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Exúvia by Filipe Cortez, at Galeria Acervo in Lisbon

Exuvie, which derives from the Latin, means “shirt” or “empty skin”. This is the name given to the skin or shell dropped by insects, crustaceans, arachnids and reptiles during the moulting period. The need to release the exuvie follows the growth of each being, unlike human skin: the latter is elastic and adapts to human growth.

On this carapace, in addition to the size and morphological traits of each species, its scars and marks of accidents or deformations are crystallized. The exuvie preserves, besides the memory of a body left behind, the memory of the living being that inhabited that body. It personifies a stop in time.

Filipe Cortez, at Galeria Acervo in Lisbon, presents several works whose process follows this notion of fixed memory. In the exhibition Exuvia, we encounter pieces that fix memories related to certain architectural bodies. He uses different techniques to register elements of spaces whose memory he intends to preserve through the crystallization of their plastic and formal characteristics.

His action unfurls in function of memory, of time, of the mutation of a certain space over time, of its ephemerality. The notion of ruin structures the work of Filipe Cortez. “When a space ceases to be inhabited, it quickly begins to age, its skins begin to give in and the memories of its experiences start to become visible”, the artist claims.

Filipe Cortez’s work is the personification of the dissection of space imbued with a time – the wall surfaces are transposed into latex “cloths”, which retain debris from the wall’s constituent elements: Plaster blocks, directly moulded onto the studio floor, carry layers of pigments and other substances that crystallize the experiences of that space; vivid, constantly changing paintings on canvas refer to an idea of a surface in ruin, materialized in a process of adding layers and their subsequent subtraction through abrasive substances.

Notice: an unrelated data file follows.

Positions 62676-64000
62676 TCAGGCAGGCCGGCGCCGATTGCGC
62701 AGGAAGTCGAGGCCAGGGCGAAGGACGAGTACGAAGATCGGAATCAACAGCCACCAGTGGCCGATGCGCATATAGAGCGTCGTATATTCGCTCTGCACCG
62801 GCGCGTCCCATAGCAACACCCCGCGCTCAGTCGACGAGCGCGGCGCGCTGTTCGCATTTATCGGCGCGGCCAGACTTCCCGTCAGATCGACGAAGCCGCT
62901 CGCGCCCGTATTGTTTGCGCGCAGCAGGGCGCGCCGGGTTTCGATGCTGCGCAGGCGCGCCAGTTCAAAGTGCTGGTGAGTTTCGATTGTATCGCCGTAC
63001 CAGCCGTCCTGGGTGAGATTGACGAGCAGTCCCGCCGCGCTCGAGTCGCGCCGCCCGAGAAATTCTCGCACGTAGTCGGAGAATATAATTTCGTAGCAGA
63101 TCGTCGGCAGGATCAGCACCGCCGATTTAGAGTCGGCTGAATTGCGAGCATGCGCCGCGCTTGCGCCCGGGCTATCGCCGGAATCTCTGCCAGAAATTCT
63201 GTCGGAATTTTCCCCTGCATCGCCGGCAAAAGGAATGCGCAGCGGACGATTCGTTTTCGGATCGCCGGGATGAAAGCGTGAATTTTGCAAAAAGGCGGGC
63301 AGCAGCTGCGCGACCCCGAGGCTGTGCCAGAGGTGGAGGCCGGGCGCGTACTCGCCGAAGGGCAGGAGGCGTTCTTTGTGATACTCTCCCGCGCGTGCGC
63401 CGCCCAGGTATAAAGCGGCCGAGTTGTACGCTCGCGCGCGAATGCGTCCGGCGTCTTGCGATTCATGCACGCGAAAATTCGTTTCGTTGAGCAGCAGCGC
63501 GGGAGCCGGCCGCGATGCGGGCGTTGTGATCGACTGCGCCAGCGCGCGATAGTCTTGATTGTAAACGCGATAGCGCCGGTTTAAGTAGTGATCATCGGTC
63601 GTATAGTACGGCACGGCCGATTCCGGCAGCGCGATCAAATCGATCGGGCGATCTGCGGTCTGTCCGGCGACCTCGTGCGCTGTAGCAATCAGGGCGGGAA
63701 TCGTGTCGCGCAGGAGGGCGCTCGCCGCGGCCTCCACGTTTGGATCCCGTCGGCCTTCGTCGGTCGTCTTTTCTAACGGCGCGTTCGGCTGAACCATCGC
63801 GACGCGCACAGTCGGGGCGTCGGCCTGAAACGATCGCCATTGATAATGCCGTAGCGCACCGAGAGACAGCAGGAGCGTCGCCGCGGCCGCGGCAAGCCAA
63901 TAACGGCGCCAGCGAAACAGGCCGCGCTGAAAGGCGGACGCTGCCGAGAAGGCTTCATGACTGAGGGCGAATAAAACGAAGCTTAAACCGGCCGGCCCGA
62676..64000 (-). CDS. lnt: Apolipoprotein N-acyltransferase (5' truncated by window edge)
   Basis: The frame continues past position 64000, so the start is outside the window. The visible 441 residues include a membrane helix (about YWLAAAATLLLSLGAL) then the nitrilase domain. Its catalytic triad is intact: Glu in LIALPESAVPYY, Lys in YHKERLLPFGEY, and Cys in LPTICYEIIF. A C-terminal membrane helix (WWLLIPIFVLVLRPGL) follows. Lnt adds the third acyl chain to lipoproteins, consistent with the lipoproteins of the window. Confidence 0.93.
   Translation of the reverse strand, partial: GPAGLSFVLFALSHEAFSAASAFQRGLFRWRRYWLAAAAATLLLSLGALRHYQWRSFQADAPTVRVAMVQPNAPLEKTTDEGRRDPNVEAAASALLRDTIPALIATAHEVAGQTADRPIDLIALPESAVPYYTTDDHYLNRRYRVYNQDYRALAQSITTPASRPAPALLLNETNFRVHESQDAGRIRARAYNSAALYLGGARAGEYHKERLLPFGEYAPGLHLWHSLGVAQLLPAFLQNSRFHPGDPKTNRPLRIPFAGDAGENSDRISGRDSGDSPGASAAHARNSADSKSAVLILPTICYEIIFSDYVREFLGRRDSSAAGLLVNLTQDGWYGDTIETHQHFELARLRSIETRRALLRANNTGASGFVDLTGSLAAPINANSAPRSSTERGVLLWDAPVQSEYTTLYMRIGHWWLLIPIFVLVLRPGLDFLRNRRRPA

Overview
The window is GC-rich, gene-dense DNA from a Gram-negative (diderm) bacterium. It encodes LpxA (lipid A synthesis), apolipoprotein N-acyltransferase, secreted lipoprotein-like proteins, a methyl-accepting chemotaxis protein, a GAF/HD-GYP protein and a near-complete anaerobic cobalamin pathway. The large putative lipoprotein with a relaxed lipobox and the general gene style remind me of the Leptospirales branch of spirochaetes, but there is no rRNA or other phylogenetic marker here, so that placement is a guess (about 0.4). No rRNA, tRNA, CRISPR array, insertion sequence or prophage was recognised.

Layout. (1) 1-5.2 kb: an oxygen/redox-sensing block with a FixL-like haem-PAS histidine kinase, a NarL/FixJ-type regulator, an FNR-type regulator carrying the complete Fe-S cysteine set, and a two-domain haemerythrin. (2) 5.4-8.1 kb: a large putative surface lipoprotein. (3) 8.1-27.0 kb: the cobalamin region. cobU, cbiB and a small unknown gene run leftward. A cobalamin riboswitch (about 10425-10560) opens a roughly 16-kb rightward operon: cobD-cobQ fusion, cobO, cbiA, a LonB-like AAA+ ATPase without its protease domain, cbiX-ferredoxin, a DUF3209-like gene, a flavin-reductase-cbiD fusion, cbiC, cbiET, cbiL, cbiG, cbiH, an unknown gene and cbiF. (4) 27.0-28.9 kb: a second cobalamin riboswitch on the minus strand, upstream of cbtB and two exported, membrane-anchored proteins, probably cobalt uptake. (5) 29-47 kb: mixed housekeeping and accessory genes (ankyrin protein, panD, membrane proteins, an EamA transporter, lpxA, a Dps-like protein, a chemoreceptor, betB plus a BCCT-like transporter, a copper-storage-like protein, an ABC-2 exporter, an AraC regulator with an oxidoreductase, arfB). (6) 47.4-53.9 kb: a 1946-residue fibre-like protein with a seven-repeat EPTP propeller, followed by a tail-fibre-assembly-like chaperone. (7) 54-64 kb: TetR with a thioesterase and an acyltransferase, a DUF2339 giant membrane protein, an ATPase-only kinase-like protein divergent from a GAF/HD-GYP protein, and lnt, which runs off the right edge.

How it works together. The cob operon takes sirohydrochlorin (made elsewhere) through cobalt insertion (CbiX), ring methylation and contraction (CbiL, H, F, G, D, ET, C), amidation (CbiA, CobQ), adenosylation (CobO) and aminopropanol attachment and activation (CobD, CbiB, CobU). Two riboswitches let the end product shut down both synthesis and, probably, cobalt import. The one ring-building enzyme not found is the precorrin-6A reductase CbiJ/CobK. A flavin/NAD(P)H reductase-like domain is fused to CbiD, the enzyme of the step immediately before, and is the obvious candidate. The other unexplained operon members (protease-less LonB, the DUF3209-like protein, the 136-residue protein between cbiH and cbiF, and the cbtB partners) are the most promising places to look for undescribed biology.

Over time, the pieces are transformed by the action of aging. The imperfections and cracks, deliberately open in the painting, through processes of condensation or chemical reaction of the substances used, become larger, allowing one to foresee the larger area of the lower layers. Debris from the upper ones is released and falls due to the force of gravity. The latex “skins” become thinner and begin to crack, turning into bricks through its compaction.

Filipe Cortez explores and challenges the ephemerality of the art that is subject to different processes of restoration and conservation, with the intent of ensuring its perpetuity. The idea of memory, associated with ephemerality, is based on the fact that memories themselves are transformed over time, whether by forgetfulness, or by a mental addition of details to those memories. An ephemerality that materializes a feeling of longing.

Fascinated by the idea of transporting a space, or a memory of that space to another space, Filipe Cortez, after his return from New York, found in Portugal a regeneration of cities, where much heritage has been lost. Therefore, through his work, he intends to “create a kind of reliquary, a kind of last shroud, a last memory of those spaces that have been disappearing”.

The exhibition Exúvia by Filipe Cortez, the last one in the current space of Galeria Acervo, which will be relocating soon, can be seen until 31 January 2020.

Joana Duarte (Lisbon, 1988), architect and curator, lives and works in Lisbon. She concluded her master in architecture at Faculdade de Arquitectura of Universidade de Lisboa in 2011, she attended the Technical University of Eindhoven in the Netherlands and did her professional internship in Shanghai, China. She collaborated with several national and international architects and artists developing a practice between architecture and art. In 2018 she founds her own studio, concludes the postgraduate degree in curatorial studies at Faculdade de Ciências Sociais e Humanas of Universidade Nova de Lisboa and starts collaborating with Umbigo magazine.

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